Greenyard has released its Sustainability Report for 2020, highlighting its aims to "enable the transition to a healthier and more sustainable food supply chain".
The report, the third of its kind from Greenyard, outlines plans for its sustainable future through four areas of commitment – climate action, water stewardship, responsible sourcing and achieving zero waste.
The world is waking up to the fact that we need to change the way we produce and consume food," said Marc Zwaaneveld, co-CEO at Greenyard. "Stimulating greater fruit and vegetable consumption is a key element in the transition towards healthier and more sustainable eating habits.
"We want to make fruit and vegetables more accessible, more convenient and more affordable, so everyone can enjoy their many benefits,” he outlined.
Greenyard stated that, as a major provider of fresh produce, it would play an important role in a transition to a healthier future, although it also highlighted there was still much that could be done to reduce the environmental footprint of the sector.
"New technologies allow us to make better use of precious natural resources such as agricultural land, water and energy," the group highlighted. Bringing production closer to consumption reduces the need for transportation and helps avoid waste."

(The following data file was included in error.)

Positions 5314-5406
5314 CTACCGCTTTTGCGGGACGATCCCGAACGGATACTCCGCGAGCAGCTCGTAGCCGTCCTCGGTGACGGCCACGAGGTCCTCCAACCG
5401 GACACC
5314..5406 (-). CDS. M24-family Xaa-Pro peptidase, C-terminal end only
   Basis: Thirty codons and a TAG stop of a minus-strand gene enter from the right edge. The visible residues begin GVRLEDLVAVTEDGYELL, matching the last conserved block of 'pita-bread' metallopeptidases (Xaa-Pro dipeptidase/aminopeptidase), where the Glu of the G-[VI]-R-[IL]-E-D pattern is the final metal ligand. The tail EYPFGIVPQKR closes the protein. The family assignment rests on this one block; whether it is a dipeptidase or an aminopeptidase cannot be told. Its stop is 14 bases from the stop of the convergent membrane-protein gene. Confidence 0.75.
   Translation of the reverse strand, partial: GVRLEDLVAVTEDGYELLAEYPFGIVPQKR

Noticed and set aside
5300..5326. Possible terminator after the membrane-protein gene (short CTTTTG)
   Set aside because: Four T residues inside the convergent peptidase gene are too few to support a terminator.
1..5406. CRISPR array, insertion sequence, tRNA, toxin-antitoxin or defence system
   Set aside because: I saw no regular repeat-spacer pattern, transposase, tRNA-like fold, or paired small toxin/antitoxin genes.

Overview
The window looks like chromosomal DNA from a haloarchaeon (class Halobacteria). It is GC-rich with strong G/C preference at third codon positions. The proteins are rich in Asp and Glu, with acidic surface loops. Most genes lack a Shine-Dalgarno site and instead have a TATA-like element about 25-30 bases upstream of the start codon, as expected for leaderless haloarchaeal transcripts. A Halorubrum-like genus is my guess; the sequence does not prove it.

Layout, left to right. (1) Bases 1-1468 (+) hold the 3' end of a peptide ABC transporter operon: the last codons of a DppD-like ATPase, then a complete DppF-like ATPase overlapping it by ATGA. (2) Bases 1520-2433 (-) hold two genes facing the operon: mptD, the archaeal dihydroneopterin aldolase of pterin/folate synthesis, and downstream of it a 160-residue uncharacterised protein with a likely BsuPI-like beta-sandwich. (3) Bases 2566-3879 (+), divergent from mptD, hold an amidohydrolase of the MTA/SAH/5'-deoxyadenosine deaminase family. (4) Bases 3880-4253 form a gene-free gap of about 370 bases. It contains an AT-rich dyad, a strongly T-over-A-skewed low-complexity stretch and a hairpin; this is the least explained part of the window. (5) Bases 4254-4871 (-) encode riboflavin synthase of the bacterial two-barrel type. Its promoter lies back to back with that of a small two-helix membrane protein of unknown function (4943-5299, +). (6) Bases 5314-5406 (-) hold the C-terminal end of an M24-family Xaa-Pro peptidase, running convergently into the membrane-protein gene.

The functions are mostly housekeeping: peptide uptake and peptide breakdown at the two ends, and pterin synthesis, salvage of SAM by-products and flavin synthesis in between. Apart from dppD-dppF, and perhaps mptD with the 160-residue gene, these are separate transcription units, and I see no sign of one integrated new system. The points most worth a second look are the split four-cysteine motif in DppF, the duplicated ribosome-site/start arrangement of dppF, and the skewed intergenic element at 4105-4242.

As part of a focus on climate, water and packaging, Greenyard undertook a group-wide exercise to understand the factors driving Scope 1 and Scope 2 carbon emissions in its own operations, as well as Scope 3 emissions in the value chain.
The company said it was committed to reducing its greenhouse gas emissions by 50 per cent by the end of 2025, while it is also taking part in the Science Based Targets initiative (SBTi), committing to carbon reduction targets in line with keeping the global average temperature rise below 1.5°C, both in its own operations and the supply chain.
In addition to investing in water use reduction in its own operations, the company said it was committed to mapping the water risk for its entire grower base by 2025, and that it was also redoubling efforts to "achieve the optimal balance between sustainable packaging and longer shelf-life" – 100 per cent of its consumer packaging will be recyclable by 2025.
In terms of stimulating sustainable trade, the group said it would look to safeguard social standards along the supply chain, conducting business only with suppliers who demonstrate they comply with international and national labour laws, particularly in 'risk origins'.
“We realise this is not a path we can take alone," noted Hein Deprez, co-CEO of Greenyard. "Collaborating closely with our stakeholders has been a major part of our DNA ever since our inception.
"Over the years, we’ve built strong partnerships with growers and retailers allowing us to achieve sustainability improvements along our entire value chain, while developing a product portfolio to appeal to today’s customers and inspire healthy lifestyles,” he added.